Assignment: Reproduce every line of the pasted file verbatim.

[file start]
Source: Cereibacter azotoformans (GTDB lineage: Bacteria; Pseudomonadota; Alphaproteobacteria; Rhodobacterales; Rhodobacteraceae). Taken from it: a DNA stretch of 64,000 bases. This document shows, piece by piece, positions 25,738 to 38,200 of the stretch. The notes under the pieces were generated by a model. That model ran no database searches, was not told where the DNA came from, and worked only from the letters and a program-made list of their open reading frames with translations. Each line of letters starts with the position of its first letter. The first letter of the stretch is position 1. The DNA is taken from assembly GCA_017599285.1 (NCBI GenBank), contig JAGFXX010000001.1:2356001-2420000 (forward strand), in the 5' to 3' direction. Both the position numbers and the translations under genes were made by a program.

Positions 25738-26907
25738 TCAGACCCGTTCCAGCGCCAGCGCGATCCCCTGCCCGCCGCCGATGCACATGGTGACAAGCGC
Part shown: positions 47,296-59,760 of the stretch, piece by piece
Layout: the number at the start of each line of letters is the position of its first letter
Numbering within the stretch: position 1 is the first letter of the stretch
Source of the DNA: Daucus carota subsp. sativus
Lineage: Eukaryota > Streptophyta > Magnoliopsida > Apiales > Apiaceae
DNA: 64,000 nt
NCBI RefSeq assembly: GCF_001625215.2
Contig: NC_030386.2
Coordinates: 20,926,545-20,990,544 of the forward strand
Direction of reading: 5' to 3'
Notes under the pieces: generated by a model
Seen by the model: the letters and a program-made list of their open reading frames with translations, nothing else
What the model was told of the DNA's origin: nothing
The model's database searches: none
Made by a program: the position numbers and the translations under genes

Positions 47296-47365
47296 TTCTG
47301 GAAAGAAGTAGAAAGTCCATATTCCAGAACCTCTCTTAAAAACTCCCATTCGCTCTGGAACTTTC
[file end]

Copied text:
Source: Cereibacter azotoformans (GTDB lineage: Bacteria; Pseudomonadota; Alphaproteobacteria; Rhodobacterales; Rhodobacteraceae). Taken from it: a DNA stretch of 64,000 bases. This document shows, piece by piece, positions 25,738 to 38,200 of the stretch. The notes under the pieces were generated by a model. That model ran no database searches, was not told where the DNA came from, and worked only from the letters and a program-made list of their open reading frames with translations. Each line of letters starts with the position of its first letter. The first letter of the stretch is position 1. The DNA is taken from assembly GCA_017599285.1 (NCBI GenBank), contig JAGFXX010000001.1:2356001-2420000 (forward strand), in the 5' to 3' direction. Both the position numbers and the translations under genes were made by a program.

Positions 25738-26907
25738 TCAGACCCGTTCCAGCGCCAGCGCGATCCCCTGCCCGCCGCCGATGCACATGGTGACAAGCGC
Part shown: positions 47,296-59,760 of the stretch, piece by piece
Layout: the number at the start of each line of letters is the position of its first letter
Numbering within the stretch: position 1 is the first letter of the stretch
Source of the DNA: Daucus carota subsp. sativus
Lineage: Eukaryota > Streptophyta > Magnoliopsida > Apiales > Apiaceae
DNA: 64,000 nt
NCBI RefSeq assembly: GCF_001625215.2
Contig: NC_030386.2
Coordinates: 20,926,545-20,990,544 of the forward strand
Direction of reading: 5' to 3'
Notes under the pieces: generated by a model
Seen by the model: the letters and a program-made list of their open reading frames with translations, nothing else
What the model was told of the DNA's origin: nothing
The model's database searches: none
Made by a program: the position numbers and the translations under genes

Positions 47296-47365
47296 TTCTG
47301 GAAAGAAGTAGAAAGTCCATATTCCAGAACCTCTCTTAAAAACTCCCATTCGCTCTGGAACTTTC